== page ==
Verse of the Day

Some Internet services provide by email or online a Verse of the Day or Daily Verse or whatever they style it. I confess to both liking and despising them, simultaneously.

These little snippets of verse appear all too like the scripture boxes the Pharisees wore on the foreheads, but apparently never read, by virtue of being close to the eyes but out of range of vision.

Good luck charms they were, blessings in a box guaranteed by a literal — and altogether easier — obedience than by installing that same passage of Bible in the heart and living it out daily.

Worse, the clips of Bible verses show us the quick-fix society we are. Gobble down the morning caffeine and a breakfast bar while you drive to work. Zip through an email with a gaggle of words torn from a context or read them on an RSS reader or off a webpage. Check off Bible reading for the day. Easy, wasn’t it?

We’re certainly not ready for Nehemiah’s plan, put into action through hair-pulling and nighttime reconnaissance:

“Now on the twenty-fourth day of this month the children of Israel were assembled with fasting, in sackcloth, and with dust on their heads. Then those of Israelite lineage separated themselves from all foreigners; and they stood and confessed their sins and the iniquities of their fathers. And they stood up in their place and read from the Book of the Law of the LORD their God for one-fourth of the day; and for another fourth they confessed and worshiped the LORD their God” (Nehemiah 9:1-3 NKJV).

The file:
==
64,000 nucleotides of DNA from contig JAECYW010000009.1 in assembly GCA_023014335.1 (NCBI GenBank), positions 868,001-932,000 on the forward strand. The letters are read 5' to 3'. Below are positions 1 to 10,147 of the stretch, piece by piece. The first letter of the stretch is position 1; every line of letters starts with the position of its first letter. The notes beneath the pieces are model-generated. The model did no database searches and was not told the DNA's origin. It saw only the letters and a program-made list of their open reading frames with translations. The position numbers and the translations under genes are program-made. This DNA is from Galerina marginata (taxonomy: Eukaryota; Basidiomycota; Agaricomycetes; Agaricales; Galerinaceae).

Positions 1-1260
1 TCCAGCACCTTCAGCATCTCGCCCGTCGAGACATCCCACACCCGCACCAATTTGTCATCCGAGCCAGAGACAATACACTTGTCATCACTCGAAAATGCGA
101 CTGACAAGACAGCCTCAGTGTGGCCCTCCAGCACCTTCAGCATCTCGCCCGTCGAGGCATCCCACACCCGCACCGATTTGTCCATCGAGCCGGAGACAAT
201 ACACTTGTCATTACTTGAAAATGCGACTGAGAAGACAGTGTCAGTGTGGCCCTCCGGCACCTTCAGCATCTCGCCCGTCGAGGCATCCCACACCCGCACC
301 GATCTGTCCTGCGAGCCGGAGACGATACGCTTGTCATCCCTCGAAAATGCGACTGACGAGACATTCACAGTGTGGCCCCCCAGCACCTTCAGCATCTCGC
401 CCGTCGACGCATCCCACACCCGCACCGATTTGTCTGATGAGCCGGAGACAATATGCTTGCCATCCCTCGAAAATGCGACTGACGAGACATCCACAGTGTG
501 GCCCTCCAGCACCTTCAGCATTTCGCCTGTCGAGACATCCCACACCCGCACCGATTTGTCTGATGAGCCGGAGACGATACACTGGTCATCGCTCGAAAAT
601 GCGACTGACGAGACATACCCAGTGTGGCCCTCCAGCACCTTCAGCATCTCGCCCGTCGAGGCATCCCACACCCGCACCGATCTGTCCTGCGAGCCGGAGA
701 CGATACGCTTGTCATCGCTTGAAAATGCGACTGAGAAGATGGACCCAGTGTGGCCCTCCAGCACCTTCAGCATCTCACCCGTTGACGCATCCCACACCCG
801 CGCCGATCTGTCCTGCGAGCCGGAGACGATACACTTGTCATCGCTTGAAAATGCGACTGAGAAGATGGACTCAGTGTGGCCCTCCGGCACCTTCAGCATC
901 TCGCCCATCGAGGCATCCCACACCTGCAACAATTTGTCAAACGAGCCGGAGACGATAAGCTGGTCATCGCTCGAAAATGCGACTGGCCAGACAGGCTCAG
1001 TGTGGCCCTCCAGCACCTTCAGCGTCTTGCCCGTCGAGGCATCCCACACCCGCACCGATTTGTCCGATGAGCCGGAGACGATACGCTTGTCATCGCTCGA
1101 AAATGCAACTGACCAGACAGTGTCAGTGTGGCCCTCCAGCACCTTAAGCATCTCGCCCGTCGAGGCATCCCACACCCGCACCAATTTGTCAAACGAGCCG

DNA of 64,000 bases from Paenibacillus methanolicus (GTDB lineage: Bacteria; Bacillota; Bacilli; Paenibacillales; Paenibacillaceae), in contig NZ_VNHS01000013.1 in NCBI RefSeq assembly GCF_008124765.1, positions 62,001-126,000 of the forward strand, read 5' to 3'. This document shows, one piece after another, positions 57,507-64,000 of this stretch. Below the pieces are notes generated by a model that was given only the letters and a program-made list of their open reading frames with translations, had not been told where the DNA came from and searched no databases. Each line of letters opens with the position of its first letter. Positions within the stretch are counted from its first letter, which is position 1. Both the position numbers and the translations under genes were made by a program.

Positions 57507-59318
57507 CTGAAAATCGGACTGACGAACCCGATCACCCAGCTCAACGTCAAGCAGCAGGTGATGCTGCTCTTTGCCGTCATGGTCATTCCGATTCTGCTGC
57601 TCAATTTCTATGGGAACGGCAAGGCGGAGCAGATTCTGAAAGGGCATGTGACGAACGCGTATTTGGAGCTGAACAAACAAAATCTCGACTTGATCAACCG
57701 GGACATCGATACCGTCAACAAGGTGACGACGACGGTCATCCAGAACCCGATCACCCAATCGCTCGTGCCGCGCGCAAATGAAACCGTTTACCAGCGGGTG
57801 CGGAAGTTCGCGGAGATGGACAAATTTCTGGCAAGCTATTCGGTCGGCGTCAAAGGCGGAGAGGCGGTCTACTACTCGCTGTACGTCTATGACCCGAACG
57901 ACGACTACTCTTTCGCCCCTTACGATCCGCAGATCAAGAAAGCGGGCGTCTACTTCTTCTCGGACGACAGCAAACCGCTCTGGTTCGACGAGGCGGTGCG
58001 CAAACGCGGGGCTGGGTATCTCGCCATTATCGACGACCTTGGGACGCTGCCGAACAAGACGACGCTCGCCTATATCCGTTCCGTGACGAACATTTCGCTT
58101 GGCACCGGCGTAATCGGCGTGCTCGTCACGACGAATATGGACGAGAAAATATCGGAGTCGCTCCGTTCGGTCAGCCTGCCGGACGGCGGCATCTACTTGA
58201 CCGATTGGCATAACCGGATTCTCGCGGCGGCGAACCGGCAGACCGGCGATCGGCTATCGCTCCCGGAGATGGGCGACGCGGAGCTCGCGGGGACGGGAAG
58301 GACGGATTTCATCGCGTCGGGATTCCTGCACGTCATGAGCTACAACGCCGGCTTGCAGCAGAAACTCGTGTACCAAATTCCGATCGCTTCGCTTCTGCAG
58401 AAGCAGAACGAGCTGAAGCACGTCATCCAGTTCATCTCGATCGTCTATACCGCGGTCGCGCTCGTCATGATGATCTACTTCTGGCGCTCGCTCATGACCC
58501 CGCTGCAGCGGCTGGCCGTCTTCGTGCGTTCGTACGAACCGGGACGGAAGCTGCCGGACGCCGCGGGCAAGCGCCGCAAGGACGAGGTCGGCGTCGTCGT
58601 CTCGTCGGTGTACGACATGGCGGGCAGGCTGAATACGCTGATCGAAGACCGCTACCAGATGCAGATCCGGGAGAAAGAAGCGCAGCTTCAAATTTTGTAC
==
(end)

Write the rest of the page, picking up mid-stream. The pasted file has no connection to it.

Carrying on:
A fourth of a day is three hours. Add to that another fourth of a day, and you have a six-hour church service. A three-hour Bible reading. Standing up. The other three hours was spent confessing sin, and I doubt we today know enough about sin to fill up a five-minute Starbucks break.

We won’t even mention the fasting, sackcloth, head-dusting, and foreigner-separating that went on BEFORE the Bible reading.

No, we’re doing 10-second whiz-bang Bible readings on the Verse of the Day. We can imagine the impact they’re making.

But they are nifty, aren’t they?

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